Balancing Students’ Needs and Goals

The flexibility of U.S. degree programs determines students’ success in balancing full-time education and part-time work. In this two-part series, we talk with students and institutions to find a balance between financial security and education goals.

5 minutes
By: Ankita Bhanot
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Community colleges are often a supportive place for students to get a fresh academic start, build their college literacy and develop academically. Some community colleges are partnering with four-year institutions to aid full-time working students that may have other financial or personal responsibilities outside of school. When done effectively, those students can then transfer to partner institutions with a refined academic skill set that sets them up for success and balances the students’ needs and goals. 

Statista reported that, as of 2022, there were 935 public community colleges in the United States. In 2020, approximately 4.7 million students were enrolled in public two-year postsecondary institutions across the U.S. In 2020, the most popular field of study for community college graduates was liberal arts and sciences, general studies and humanities. The same report noted that 402,669 associate degrees awarded at community colleges were in these fields of study, making up one-third of all attained degrees.

Research shows that, during the 2020-21 academic year, the total number of undergraduate credential earners increased by 1.1% or 39,000 to 3.7 million graduates. After a brief standstill in the previous year, graduate numbers began to rise again, and it’s critical to examine how universities are evolving with this trend.

Multidimensional Program Pathways

San Jacinto College in Pasadena, Texas, discusses post-completion opportunities for their students who go immediately into the workforce. In the petrochemical programs, companies participate in a “signing ceremony” at the end of the program and internship, where the students sign up for their jobs within those industries. Laurel Williamson, San Jacinto College’s deputy chancellor and president, said the community college also has multiple programs focused on transfer.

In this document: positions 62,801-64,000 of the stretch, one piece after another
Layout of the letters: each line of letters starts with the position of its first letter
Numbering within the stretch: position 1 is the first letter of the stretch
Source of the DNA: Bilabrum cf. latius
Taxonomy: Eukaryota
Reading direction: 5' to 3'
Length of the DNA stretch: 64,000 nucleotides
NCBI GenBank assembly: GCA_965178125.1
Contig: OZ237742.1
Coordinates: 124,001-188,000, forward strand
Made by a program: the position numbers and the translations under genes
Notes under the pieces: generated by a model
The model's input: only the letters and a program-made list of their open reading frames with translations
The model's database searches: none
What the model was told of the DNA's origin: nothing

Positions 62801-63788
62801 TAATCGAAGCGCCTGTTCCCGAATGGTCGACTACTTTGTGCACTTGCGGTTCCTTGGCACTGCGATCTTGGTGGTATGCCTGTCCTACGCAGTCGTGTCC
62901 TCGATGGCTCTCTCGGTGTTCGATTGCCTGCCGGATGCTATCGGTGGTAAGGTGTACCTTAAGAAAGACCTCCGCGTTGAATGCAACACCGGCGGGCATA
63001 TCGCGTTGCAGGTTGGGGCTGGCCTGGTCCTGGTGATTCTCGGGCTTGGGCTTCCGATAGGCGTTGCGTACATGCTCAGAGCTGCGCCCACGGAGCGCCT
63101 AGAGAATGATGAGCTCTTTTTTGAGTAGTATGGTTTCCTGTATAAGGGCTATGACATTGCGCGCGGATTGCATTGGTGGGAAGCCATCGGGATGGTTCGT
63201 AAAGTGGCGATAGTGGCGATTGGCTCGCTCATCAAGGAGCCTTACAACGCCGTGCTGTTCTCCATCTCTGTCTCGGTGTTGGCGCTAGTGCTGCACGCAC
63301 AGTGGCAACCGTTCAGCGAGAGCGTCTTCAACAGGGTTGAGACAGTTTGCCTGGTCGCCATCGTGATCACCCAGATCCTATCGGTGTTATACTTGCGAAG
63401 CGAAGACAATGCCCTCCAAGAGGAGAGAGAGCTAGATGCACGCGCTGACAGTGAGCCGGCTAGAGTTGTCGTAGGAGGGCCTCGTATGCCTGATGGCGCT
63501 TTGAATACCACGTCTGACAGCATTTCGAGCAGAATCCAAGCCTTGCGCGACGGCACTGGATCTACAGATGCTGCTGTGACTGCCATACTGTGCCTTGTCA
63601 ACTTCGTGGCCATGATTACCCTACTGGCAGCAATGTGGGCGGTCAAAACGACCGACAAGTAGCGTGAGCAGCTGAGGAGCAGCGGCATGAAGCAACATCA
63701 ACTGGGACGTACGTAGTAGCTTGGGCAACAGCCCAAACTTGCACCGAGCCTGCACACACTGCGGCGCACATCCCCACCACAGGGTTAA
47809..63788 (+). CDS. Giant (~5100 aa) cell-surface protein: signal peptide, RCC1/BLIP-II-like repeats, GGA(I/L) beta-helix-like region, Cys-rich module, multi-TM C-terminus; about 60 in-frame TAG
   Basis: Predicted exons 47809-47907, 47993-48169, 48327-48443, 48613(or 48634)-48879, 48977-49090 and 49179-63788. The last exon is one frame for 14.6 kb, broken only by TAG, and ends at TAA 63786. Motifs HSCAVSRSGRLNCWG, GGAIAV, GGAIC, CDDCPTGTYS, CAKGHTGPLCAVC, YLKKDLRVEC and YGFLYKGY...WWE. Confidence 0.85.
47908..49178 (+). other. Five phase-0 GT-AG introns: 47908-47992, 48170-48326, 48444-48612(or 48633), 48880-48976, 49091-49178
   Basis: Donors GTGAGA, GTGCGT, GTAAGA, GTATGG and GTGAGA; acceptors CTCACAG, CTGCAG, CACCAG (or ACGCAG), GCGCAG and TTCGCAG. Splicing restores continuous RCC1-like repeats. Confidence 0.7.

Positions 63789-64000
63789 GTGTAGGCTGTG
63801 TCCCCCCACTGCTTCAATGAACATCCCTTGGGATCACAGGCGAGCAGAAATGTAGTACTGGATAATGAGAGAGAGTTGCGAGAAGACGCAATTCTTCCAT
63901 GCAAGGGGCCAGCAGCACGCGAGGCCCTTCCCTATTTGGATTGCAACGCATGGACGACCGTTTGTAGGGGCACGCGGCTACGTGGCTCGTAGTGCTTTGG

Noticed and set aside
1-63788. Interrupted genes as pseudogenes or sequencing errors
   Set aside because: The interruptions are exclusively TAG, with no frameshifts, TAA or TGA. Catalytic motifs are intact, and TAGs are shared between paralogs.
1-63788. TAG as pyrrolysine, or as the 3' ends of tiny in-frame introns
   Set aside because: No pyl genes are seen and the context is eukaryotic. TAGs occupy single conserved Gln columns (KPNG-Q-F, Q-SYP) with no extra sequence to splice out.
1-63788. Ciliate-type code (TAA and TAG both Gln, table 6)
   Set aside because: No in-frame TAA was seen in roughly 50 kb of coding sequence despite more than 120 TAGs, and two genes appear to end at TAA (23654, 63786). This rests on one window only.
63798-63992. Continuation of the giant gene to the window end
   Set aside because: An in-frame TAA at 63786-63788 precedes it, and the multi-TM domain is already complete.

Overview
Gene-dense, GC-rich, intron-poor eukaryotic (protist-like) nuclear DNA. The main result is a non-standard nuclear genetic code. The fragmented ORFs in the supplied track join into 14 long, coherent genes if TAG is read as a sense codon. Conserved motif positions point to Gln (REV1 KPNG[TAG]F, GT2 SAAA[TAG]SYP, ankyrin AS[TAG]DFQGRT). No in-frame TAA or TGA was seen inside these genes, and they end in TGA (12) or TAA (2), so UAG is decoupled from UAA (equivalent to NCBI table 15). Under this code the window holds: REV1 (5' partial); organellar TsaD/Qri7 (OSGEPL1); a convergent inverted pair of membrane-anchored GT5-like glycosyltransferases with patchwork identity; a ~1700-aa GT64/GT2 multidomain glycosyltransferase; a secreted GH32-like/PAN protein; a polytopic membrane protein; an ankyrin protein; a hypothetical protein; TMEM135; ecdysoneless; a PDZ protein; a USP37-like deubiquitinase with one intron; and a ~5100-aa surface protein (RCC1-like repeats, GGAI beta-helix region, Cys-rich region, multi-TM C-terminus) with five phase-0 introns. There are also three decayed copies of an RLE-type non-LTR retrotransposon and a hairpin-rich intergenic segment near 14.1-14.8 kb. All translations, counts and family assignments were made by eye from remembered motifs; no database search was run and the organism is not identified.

“One of our more recent projects is a partnership with Rice University called the Take Flight STEM Pathway program, which is for high-achieving San Jac students exploring science, technology, engineering and math fields,” said Williamson. “It has two goals: increasing the number of community college students engaged in STEM and positioning them to pursue higher degrees.” 

Students within the Take Flight program can also participate in the Transfer Scholars Network, a program for academically talented students from nine community colleges across the United States. TSN is a virtual platform that connects the community college student with dedicated representatives from a group of top transfer institutions that have generous financial aid programs. These include Harvard, Yale, Amherst, Rice, Princeton, Swarthmore, Cornell and MIT.